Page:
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High-impact ways to boost efficiency in your business

Read time: 3 minutes


Entrepreneurs never like to see waste in their business. But figuring out how to become leaner and more efficient isn’t always easy.

What’s surprising is just how much inefficiency there is in most businesses. We see it everywhere, from stores to offices, from manufacturers and service providers.

Only 15 to 20% of each employee’s work day is spent on purely productive activities in a typical small and medium‑sized business, says BDC Business Consultant Ali Lajevardi, who advises entrepreneurs on how to boost their operational efficiency and effectiveness.

A matter of survival

“Businesses that don’t focus on operational efficiency are vulnerable to competition,” Lajevardi notes. “One day, someone who is leaner and more productive could come and take your business because they are able to generate more value from their resources. We see that all the time.”

The first step to becoming leaner is to assess your current level of efficiency, including how your company compares to the competition or the rest of your industry.

Such an assessment will show you where to focus to achieve some quick, high‑impact wins. You can then build on your success to take on further improvements.

Identify sources of waste

“The goal is to identify the sources of waste or, in other words, unproductive activities,” Lajevardi says. “Since most entrepreneurs are focused on daily operations, it often makes sense to bring in an outside specialist to identify and help implement improvements.”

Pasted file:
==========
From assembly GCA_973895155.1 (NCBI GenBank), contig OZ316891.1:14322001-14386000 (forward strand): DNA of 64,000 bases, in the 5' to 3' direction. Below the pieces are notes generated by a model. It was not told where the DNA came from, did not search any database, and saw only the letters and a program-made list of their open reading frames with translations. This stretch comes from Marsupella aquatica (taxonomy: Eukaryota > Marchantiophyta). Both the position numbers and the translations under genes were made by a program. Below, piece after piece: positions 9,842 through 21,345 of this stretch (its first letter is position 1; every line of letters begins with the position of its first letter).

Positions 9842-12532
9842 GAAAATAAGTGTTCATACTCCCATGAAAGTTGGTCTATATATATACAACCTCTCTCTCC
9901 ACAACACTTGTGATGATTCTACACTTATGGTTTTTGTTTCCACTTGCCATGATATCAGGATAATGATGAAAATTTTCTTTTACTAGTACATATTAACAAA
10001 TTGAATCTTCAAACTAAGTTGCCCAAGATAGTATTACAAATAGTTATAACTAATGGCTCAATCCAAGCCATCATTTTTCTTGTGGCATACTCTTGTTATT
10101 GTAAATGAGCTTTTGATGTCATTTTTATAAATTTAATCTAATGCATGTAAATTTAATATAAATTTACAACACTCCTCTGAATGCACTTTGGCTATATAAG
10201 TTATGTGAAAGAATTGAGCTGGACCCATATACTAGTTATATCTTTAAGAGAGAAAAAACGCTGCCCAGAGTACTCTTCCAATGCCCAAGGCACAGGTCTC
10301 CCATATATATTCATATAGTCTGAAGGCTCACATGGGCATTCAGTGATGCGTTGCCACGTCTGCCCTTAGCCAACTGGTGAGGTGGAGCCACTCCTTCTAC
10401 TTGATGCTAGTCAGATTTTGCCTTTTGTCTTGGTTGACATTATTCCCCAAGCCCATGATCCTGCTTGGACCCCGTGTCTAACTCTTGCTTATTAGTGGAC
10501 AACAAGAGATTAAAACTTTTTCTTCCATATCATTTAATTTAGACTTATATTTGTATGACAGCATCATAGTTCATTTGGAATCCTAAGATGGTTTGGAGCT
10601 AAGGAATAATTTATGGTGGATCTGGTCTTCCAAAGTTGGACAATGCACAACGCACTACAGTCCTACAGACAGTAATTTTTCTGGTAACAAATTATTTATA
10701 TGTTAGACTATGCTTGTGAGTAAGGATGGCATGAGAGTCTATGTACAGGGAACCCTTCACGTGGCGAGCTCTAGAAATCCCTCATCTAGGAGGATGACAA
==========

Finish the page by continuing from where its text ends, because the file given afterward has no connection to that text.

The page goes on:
When he’s assessing a company’s efficiency, Lajevardi first sits with the entrepreneur and key managers to learn about the business, including its context, strategies and value proposition.

Then, he asks about production and value-creation problems and discusses ways to address them.

Rate your performance

Next, he tours the business and rates 25 key operational factors on a 0‑to‑5 scale. These include inventory management, workplace organization, quality control, scheduling and planning and equipment maintenance.

Using his assessment, he prepares a report that includes three to five priority improvements and road map for implementing them.

An efficiency assessment is equally valuable for manufacturing and service businesses, he says.

Lajevardi says entrepreneurs should aim to make assessing and implementing operational improvements a continual process—part of the company’s culture.

Monitoring leads to improvement

The best way to do this is by creating a system that allows managers and supervisors to continuously monitor key performance indicators using dashboards.

“It becomes natural to start every day by asking how you did yesterday and how you can get better. It’s a cultural change,” Lajevardi say. “You become more observant and challenge yourself to improve.”